Mark 16:9-20 and Justin Martyr
- --- In email@example.com, George F Somsel <gfsomsel@...> wrote:
> James Snapp wrote: "You stated, "Nothing you have written in any way impacts that view." Could you perhaps offer some evidence-based reasons why this is the case?"
> YourÂ previous postÂ implies that simply because Justin wrote similar things to what is in the LE that he must have been familiar with it.Â It is equally as possible that the LE was composed by using the phrases which he had already used.Â This is similar to the argument that because something succeeds something else it therefore must be because of that.Â This is a logical fallacy as is your contention that the similarity of language indicates acquaintance.Â I would say that the author of the LE was familiar with Justin.Â The MSS evidence would support such a contention.Â Can you show me any manuscript evidence that proves the existence of the LE prior to Justin?Â Obviously not or you would have already done so.
If "the LE was composed by using the phrases which (Justin) had already used" then how do you explain it's exsistence in the Diatessaron and amongst the writtings of Ireneaus, Tertullian & Hippolytus in such a timely manner. Furthermore, how could Vicentius in 256 A.D. (approx. 80 years from your theoretic ground zero) stand in the company of eighty-seven Bishops at the Council of Carthage and quote two seperate verses from the passage in question, without one solitary protest, if as you suppose the LE was invented less than a century prior?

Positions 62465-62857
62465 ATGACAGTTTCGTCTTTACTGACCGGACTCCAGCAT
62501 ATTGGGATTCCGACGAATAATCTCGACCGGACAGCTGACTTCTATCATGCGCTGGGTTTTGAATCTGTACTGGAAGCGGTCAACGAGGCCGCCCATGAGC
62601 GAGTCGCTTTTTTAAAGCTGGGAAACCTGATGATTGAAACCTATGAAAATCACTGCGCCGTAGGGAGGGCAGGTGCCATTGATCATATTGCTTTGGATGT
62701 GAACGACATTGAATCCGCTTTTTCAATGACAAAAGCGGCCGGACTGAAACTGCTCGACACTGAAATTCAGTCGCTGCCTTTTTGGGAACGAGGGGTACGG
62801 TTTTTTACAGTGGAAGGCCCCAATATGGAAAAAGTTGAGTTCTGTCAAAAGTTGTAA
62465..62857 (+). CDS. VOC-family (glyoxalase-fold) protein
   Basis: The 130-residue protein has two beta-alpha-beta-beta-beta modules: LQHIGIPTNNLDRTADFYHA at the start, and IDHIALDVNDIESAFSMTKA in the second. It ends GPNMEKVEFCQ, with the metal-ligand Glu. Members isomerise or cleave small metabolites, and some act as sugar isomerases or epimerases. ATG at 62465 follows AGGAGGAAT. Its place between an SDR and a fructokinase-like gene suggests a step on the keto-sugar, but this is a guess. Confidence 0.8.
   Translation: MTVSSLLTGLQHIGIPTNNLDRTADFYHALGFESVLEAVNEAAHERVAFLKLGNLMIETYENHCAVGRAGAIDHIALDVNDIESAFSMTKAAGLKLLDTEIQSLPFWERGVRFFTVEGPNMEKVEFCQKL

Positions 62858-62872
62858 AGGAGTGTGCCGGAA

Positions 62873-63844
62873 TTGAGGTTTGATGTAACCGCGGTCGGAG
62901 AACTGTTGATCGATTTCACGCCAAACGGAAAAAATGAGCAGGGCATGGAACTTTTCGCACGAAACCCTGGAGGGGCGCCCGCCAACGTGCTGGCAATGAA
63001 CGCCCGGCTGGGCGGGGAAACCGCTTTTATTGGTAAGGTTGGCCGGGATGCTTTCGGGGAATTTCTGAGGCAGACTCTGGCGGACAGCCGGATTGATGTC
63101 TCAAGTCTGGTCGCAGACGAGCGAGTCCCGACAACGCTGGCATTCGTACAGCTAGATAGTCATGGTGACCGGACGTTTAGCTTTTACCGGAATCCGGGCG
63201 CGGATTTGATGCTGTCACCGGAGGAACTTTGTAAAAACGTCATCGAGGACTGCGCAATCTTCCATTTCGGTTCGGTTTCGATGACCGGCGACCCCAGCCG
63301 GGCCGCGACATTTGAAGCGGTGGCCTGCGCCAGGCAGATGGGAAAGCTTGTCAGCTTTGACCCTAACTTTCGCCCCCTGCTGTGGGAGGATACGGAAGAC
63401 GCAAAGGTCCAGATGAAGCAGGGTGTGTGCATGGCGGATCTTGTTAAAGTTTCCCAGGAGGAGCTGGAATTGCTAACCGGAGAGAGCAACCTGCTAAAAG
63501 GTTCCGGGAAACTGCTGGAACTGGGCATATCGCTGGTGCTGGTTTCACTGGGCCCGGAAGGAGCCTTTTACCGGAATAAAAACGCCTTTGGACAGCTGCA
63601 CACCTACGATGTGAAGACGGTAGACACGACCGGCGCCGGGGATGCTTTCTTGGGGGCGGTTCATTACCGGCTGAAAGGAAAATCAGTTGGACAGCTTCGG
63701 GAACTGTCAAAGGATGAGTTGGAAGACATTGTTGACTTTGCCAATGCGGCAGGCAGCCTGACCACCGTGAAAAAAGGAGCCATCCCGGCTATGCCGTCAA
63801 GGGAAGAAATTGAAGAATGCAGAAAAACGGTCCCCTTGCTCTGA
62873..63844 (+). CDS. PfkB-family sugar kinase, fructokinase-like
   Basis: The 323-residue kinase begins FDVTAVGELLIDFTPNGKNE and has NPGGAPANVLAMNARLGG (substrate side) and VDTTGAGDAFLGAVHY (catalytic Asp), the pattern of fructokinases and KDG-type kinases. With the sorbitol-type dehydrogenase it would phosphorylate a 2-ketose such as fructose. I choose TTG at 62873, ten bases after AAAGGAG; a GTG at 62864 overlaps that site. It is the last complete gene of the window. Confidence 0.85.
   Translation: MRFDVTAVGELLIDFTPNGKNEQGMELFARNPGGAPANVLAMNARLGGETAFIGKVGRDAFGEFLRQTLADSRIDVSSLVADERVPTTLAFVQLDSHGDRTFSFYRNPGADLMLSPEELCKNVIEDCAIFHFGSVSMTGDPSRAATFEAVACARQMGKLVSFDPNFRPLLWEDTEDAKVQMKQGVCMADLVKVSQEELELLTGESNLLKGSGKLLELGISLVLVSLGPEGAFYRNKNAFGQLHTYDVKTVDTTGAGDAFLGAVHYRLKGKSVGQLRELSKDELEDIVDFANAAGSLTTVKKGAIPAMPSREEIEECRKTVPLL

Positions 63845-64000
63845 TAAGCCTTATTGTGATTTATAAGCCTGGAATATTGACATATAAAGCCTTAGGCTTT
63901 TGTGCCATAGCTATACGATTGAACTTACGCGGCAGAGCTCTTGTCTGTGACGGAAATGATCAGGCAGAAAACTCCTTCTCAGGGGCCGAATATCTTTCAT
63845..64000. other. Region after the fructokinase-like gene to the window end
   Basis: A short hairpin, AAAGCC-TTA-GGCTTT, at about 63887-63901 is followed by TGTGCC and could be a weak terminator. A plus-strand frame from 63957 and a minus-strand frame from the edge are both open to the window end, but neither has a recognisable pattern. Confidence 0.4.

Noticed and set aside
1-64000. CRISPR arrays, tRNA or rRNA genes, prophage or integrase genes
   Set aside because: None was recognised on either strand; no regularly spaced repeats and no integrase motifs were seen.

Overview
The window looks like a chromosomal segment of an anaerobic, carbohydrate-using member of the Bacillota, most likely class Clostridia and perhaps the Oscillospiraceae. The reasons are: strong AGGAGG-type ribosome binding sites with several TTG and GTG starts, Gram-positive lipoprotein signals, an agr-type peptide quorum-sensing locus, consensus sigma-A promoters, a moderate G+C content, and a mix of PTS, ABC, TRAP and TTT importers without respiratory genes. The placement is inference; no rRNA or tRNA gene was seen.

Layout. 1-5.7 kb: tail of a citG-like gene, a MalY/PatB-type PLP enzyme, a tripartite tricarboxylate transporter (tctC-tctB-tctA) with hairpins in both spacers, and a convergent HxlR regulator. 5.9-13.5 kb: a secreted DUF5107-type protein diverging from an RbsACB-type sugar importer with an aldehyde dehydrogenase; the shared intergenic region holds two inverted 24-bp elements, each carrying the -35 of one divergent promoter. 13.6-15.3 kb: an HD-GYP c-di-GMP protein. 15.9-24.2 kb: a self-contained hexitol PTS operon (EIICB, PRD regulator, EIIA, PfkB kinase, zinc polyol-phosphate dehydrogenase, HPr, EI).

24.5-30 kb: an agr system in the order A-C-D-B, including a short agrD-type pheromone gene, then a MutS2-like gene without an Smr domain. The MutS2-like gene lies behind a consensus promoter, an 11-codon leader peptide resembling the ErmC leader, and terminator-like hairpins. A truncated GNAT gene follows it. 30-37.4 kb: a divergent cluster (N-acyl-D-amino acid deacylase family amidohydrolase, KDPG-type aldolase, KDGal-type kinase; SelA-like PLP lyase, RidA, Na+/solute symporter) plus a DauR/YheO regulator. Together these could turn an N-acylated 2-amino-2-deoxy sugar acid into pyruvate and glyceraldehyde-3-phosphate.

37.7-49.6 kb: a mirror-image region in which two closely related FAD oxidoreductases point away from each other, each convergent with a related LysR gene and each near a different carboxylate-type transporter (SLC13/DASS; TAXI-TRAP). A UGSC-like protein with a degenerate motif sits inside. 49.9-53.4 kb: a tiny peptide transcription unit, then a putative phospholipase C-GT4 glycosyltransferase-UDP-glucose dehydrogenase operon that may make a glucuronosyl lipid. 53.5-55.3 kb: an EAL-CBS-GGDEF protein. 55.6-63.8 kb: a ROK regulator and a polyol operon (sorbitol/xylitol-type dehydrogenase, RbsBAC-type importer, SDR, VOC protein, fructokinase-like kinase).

Have you ever considered adding Papias into your hypothesis? If not, why?
Again, you state;
"This is similar to the argument that because something succeeds something else it therefore must be because of that. This is a logical fallacy as is your contention that the similarity of language indicates acquaintance."
George, why may you traverse these roads when building your hypothesis, but James may not when defending his? Do you not see that your arguments are upon the same lines? Have you not implyed that the "similarity of language" leads you to believe that Justin was used as a source for the LE, and that the author (whoever he may be?) "must have been familiar with it". -And is not succession a vital circumstance in your hypothesis? Your comments imply this rather plainly. "Can you show me any manuscript evidence that proves the existence of the LE prior to Justin? Obviously not or you would have already done so."
If I may now close my post with a question, namely "can you show me any evidence that proves that the existence of the LE begins with Justin?" Obviously not or you would have already done so, and obviously we could go around in circles until the cows come home.
Matthew M. Rose
- Ross, I just bascially know the bare facts about the Long Ending of Mark. But having done some research (a little) and reading this thread I understand that the Long Ending of Mark is in just about every translation (including the early Syriac Peshitta, which some say is the original behind the "Greek skin.")
As far as the Alternate ending are concerned, (correct me if I am wrong here folks) but only a very small, tiny (minute number) of mansucripts include the alternate Long Endings. IOW, the alternate Long Endings did not reproduce at all in the manuscript copies.
--- In firstname.lastname@example.org, Ross Purdy <rossjpurdy@...> wrote:
> Hi Gary,
> On 9/9/2012 10:35 AM, Gary Cummings wrote:
> > Do not forget that many early translations of the NT do not include
> > the LE, and that there are alternative endings to Mark. These two
> > facts speak against the inclusion of the LE as the true ending of Mark.
> Which early translations do not include the LE and what are the
> alternative endings and in what manuscripts do they appear?
> Ross Purdy